Editorial: Money spent on response is money well-spent

Published 12:00 am Thursday, November 3, 2005

Hurricane Katrina showed the nation we have much to fear about the state of emergency responses. More money and more training time must be spent to ensure an efficient response to disasters, or if experts are right in their predictions, a pandemic.

The response to Katrina was flawed for a number of reasons, not the least of which was emergency personnel had the same limitations as the rest of the people: they simply were unable to get through in some areas.

We expect a lot from the men and women sent out to rescue and provide relief to people during a natural or other kind of disaster. What we &045; and apparently the government &045; seem to forget is they are not superheroes. They need the proper equipment, vehicles, and plenty of training to ensure a nearly flawless response or at the very least, the ability to adjust in the most fluid of situations.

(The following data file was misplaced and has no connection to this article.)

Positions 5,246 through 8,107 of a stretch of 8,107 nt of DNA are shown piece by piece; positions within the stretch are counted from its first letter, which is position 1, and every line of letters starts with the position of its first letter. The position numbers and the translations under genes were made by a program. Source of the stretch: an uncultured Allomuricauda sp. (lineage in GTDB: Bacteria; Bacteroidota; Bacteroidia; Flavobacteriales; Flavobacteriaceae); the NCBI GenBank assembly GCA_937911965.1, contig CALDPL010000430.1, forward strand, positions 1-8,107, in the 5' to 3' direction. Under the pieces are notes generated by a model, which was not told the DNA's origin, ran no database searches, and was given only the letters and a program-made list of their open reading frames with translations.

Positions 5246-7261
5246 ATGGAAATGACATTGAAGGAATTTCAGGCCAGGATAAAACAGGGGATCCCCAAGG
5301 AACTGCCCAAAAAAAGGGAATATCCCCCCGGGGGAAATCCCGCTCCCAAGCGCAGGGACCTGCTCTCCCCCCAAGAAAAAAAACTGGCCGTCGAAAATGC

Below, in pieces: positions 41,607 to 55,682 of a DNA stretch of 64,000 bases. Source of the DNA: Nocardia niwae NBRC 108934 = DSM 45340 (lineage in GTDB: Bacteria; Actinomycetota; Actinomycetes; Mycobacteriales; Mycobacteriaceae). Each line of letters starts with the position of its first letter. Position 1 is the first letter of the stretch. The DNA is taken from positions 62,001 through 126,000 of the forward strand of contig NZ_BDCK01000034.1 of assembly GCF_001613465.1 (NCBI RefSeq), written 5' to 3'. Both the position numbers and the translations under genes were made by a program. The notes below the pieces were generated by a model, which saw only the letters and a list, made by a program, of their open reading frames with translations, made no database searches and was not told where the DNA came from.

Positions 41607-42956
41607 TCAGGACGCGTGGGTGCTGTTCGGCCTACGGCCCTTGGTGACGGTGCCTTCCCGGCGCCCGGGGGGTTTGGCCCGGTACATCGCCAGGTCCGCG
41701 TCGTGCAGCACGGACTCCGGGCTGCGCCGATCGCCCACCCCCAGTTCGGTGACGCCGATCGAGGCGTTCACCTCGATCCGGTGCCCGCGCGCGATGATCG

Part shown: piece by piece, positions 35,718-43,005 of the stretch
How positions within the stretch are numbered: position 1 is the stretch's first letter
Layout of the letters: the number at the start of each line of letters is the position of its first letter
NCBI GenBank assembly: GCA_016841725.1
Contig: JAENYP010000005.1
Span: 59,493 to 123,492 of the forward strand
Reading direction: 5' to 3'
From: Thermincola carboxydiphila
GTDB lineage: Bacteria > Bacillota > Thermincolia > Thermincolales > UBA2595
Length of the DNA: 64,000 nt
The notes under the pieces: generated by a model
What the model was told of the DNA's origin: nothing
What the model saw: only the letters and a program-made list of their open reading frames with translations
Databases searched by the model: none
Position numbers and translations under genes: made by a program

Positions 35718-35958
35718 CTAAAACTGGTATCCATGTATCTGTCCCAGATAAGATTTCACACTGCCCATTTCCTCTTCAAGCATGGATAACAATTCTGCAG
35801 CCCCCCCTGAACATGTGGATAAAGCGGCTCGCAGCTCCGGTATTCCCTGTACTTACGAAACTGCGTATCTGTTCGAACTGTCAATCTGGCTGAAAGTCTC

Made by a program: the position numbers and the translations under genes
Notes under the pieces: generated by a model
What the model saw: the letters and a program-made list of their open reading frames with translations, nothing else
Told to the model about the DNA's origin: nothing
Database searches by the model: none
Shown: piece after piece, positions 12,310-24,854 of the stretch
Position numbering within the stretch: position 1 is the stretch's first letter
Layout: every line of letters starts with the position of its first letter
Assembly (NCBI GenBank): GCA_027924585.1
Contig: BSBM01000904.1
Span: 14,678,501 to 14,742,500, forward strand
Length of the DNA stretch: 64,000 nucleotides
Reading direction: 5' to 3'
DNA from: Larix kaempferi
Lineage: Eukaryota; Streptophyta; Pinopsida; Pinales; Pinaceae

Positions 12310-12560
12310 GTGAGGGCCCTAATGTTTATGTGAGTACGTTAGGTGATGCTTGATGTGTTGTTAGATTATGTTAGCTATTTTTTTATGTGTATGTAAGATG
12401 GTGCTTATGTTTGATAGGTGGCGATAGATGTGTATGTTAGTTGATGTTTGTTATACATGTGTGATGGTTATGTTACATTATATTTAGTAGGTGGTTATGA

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Locally, the training session conducted in July proved our responders need better communication equipment. They had a plan for communicating which would have likely worked just fine, but they learned from the training that some equipment was not compatible with other equipment.

Residents should expect emergency people to be efficient in their response to chaotic or disaster situations, but residents and city and county decision-makers must also put their money where their mouth is, allowing emergency and law enforcement people to purchase the necessary equipment and provide for training time.

If we aren’t willing to spend the money for the proper tools and training, we can’t expect a coordinated, efficient response. All the desire to respond well on the part of emergency responders won’t help if they don’t have what they need to do the job well. And that’s what has us frightened.

We applaud what our responders do &045; an awfully good job with what they have. We’d like to see money spent to ensure they have all they need to meet the expectations of residents.